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YMMV: Lone Survivor

For the 2012 video game:

  • Awesome Music:
  • Fanon: The pocket flashlight You wears is commonly mistaken by players for a red tie, and drawn as such in many fan works.
  • Hell Is That Noise: Several. If you are in an area where there are thin men, there will be a high pitched growl. For fat men, a low continuous gurgle.
    • Similarly, thin men and final boss make shrill, almost electronic, and disturbing screeches every time they are alerted to the player's presence (and attacking in the case of the latter).

For the book and the film adaptation:

  • Harsher in Hindsight: As if the terrifying descriptions of combat and death weren't bad enough, a man was killed at a screening of the film adaptation for refusing to stop texting.
  • Magnum Opus: The film adaptation is Peter Berg's most critically successful film, along with Friday Night Lights.
  • Nightmare Fuel: The squad jumps off of a small cliff to escape the Taliban. When they're rolling down the hill below, there are lots of wince-inducing shots showing them landing in ways that could easily break bones or hitting obstacles very hard, and the whole ordeal leaves them significantly bloodier than the preceding gunfight.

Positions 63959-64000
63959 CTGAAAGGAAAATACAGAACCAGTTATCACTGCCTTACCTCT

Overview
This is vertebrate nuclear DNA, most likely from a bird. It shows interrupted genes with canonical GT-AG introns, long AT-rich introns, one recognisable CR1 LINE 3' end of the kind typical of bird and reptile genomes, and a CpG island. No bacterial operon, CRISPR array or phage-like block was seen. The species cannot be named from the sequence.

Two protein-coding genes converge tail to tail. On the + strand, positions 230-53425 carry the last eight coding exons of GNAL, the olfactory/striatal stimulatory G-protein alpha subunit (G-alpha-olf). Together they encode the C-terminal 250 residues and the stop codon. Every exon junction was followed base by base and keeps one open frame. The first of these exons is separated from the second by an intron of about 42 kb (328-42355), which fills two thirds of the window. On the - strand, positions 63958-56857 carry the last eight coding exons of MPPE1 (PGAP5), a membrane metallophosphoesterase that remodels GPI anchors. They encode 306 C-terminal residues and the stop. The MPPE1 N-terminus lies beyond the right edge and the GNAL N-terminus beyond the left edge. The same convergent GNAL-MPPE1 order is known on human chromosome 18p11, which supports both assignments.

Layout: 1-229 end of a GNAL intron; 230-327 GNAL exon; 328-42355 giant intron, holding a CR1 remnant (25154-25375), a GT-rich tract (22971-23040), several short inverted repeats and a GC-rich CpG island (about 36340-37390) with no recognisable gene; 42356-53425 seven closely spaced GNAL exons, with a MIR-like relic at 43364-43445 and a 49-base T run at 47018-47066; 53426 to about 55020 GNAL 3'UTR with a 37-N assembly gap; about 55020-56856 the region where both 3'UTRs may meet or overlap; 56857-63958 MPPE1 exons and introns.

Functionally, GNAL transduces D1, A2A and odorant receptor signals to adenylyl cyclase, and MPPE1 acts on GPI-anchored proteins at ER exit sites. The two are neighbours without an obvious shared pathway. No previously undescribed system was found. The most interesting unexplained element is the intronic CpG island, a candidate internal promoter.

• The log where a man is beheaded at the start of the movie still has dried blood on it when Luttrel is dragged over to it.
  • Values Dissonance: Luttrel is a very conservative Christian from the American South, and has effectively no common ground with the also very conservative Muslim Pashtun. Still, he admires their courage and commitment to their idea of honor, and when describes the the Pashtun attitude towards women, and admits that while their extreme views "may not work for downtown Dallas," it seemed to work well enough for them.
  • What an Idiot: Averted in that the film takes great pains during the captive scene to let the audience know how hard the team's decision is, effectively silencing armchair critics who might have a Why Don't You Just Shoot Him? approach. Granted, letting them go still wasn't the right move (obviously), but their choices were extremely limited: their operation was already compromised, their radios weren't working properly, and with comparatively innocent actions (such as taking a gun from an enemy) were being severely punished, coupled with a liberal media condemning most military actions as war crimes, they were reluctant to simply kill the shepherds. Doesn't stop most people from coming up with their own solutions (at the very least, zip-tying the boy to a goat or zip-tying them together would have barred him from his Le Parkour and slowed them down, buying much-needed time), but the pressure is very evident in the scene.

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